Commercial properties, apartment complexes, and such will need large cisterns too. Single family homes will need small cisterns for watering shade trees and necessary vegetable gardens.

Older housing needs to be renovated to be far more energy efficient. Large McMansions in the suburbs will not age well, owners will downsize rather than invest the necessary sums to retrofit them. Large amounts of wall area exposed to the hot sun will make them hard to cool. Plant shade trees now. Municipalities will resist the desire to subdivide these excessively large structures into multiple units.  There was a time when stately mansions in the Central West End couldn’t be given away (ok, sold for cheap) — we’ll see that with 30-40 year old suburban McMansions.

New housing built should be multi-family but not like our apartment with 3 exterior walls and one shared wall. No, new housing should be like our former loft with 3 shared walls and one narrow exterior wall — a wall that’s often shaded. Of course, this new multi-family housing must including affordability — not just high-end central corridor units.

Auto window tinting is very common in Oklahoma & Texas, we’ll see more of that here — not for privacy but reducing heat gain cars. We’ve tinted our south-facing bedroom windows that get some sun at times of the day. Our 2nd bedroom’s windows have a well-placed shade tree.

There are probably a millions things more we can do collectively as a city/region over the next decade or so to help us handle the future. For those who think climate change is a hoax, just keep your head buried in the sand while the rest of us try to solve fast-approaching problems.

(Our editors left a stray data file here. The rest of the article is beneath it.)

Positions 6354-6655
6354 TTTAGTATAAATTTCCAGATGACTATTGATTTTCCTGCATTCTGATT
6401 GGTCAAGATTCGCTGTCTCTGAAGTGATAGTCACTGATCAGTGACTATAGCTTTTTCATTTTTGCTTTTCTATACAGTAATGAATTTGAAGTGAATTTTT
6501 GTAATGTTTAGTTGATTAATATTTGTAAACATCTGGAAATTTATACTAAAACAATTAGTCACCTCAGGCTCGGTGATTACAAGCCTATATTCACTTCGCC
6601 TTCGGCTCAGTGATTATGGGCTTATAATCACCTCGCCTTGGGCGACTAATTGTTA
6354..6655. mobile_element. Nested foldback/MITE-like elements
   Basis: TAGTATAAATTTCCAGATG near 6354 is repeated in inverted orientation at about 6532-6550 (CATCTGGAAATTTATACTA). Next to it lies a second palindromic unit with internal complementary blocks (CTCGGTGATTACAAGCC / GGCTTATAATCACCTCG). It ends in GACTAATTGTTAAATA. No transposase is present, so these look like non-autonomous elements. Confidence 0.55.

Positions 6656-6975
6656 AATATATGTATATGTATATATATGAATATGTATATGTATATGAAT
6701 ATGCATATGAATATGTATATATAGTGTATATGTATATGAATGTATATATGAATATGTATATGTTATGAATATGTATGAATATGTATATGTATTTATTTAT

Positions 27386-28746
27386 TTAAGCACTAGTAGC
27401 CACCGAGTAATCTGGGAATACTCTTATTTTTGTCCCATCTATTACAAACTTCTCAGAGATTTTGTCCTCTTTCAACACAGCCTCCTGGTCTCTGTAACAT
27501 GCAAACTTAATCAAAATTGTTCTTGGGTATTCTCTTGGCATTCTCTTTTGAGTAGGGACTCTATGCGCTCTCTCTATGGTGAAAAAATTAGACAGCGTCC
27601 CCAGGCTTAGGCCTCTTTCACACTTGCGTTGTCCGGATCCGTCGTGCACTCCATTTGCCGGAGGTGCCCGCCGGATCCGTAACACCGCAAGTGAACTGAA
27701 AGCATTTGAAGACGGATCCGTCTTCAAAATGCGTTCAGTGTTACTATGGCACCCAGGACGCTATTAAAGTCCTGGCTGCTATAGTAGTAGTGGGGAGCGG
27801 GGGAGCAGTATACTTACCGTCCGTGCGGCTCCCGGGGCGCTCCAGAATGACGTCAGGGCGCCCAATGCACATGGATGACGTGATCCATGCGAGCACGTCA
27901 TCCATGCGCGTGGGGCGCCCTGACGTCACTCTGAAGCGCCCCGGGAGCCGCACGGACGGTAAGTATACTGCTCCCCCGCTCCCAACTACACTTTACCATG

— Steve Patterson

Sunday Poll: Should A Citizenship Question Be On The 2020 Census?

July 7, 2019 Featured, Sunday Poll Comments Off on Sunday Poll: Should A Citizenship Question Be On The 2020 Census?
 
Please vote below

The subject of today’s poll is one that has been in the news a lot lately.

Days after the U.S. Supreme Court halted the addition of a citizenship question to the 2020 Census, the U.S. Census Bureau has started the process of printing the questionnaire without the controversial query.

Trump administration attorneys notified parties in lawsuits challenging the question that the printing of the hundreds of millions of documents for the 2020 counts would be starting, said Kristen Clarke, executive director of the National Lawyers’ Committee for Civil Rights Under Law.

Justice Department spokeswoman Kelly Laco confirmed Tuesday there would be “no citizenship question on 2020 census.” (Associated Press)

There you are, no citizenship question. Oh wait…

Commerce Secretary Wilbur Ross on Tuesday said the Census Bureau had started the process of printing the questionnaires without the citizenship query, giving the impression that the administration had backed down.

But Trump then ordered a policy reversal via tweet on Wednesday, saying he would fight on, although the government has said the printing process continues. (Reuters)

And Friday…